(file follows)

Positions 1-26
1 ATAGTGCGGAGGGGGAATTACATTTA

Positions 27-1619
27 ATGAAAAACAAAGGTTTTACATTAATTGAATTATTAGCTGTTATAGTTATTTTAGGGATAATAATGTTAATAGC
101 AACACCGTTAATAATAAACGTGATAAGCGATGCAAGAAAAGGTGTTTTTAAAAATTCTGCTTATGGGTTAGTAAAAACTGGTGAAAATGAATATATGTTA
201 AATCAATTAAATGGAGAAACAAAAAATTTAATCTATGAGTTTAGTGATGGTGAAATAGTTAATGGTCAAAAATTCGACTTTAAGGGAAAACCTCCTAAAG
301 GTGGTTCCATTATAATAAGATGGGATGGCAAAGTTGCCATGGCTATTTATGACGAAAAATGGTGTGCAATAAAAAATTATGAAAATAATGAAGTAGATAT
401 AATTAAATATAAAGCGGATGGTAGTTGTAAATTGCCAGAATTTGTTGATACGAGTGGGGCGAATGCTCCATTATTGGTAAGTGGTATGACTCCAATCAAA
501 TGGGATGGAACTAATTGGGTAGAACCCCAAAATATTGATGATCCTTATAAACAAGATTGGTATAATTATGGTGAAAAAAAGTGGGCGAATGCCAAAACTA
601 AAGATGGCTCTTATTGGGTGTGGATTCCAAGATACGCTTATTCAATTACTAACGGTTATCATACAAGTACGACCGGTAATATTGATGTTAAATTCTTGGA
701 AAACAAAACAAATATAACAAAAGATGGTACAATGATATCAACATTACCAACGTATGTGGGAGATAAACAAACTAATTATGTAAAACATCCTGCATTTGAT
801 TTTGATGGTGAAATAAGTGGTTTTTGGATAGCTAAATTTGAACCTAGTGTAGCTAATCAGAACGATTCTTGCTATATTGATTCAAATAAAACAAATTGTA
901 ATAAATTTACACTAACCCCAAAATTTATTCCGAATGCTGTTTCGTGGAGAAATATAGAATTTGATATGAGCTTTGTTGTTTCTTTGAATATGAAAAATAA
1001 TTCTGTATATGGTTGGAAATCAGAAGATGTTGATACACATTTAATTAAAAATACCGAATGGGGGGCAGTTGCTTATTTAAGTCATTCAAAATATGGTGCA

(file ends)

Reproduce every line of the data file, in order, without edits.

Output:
Positions 1-26
1 ATAGTGCGGAGGGGGAATTACATTTA

Positions 27-1619
27 ATGAAAAACAAAGGTTTTACATTAATTGAATTATTAGCTGTTATAGTTATTTTAGGGATAATAATGTTAATAGC
101 AACACCGTTAATAATAAACGTGATAAGCGATGCAAGAAAAGGTGTTTTTAAAAATTCTGCTTATGGGTTAGTAAAAACTGGTGAAAATGAATATATGTTA
201 AATCAATTAAATGGAGAAACAAAAAATTTAATCTATGAGTTTAGTGATGGTGAAATAGTTAATGGTCAAAAATTCGACTTTAAGGGAAAACCTCCTAAAG
301 GTGGTTCCATTATAATAAGATGGGATGGCAAAGTTGCCATGGCTATTTATGACGAAAAATGGTGTGCAATAAAAAATTATGAAAATAATGAAGTAGATAT
401 AATTAAATATAAAGCGGATGGTAGTTGTAAATTGCCAGAATTTGTTGATACGAGTGGGGCGAATGCTCCATTATTGGTAAGTGGTATGACTCCAATCAAA
501 TGGGATGGAACTAATTGGGTAGAACCCCAAAATATTGATGATCCTTATAAACAAGATTGGTATAATTATGGTGAAAAAAAGTGGGCGAATGCCAAAACTA
601 AAGATGGCTCTTATTGGGTGTGGATTCCAAGATACGCTTATTCAATTACTAACGGTTATCATACAAGTACGACCGGTAATATTGATGTTAAATTCTTGGA
701 AAACAAAACAAATATAACAAAAGATGGTACAATGATATCAACATTACCAACGTATGTGGGAGATAAACAAACTAATTATGTAAAACATCCTGCATTTGAT
801 TTTGATGGTGAAATAAGTGGTTTTTGGATAGCTAAATTTGAACCTAGTGTAGCTAATCAGAACGATTCTTGCTATATTGATTCAAATAAAACAAATTGTA
901 ATAAATTTACACTAACCCCAAAATTTATTCCGAATGCTGTTTCGTGGAGAAATATAGAATTTGATATGAGCTTTGTTGTTTCTTTGAATATGAAAAATAA
1001 TTCTGTATATGGTTGGAAATCAGAAGATGTTGATACACATTTAATTAAAAATACCGAATGGGGGGCAGTTGCTTATTTAAGTCATTCAAAATATGGTGCA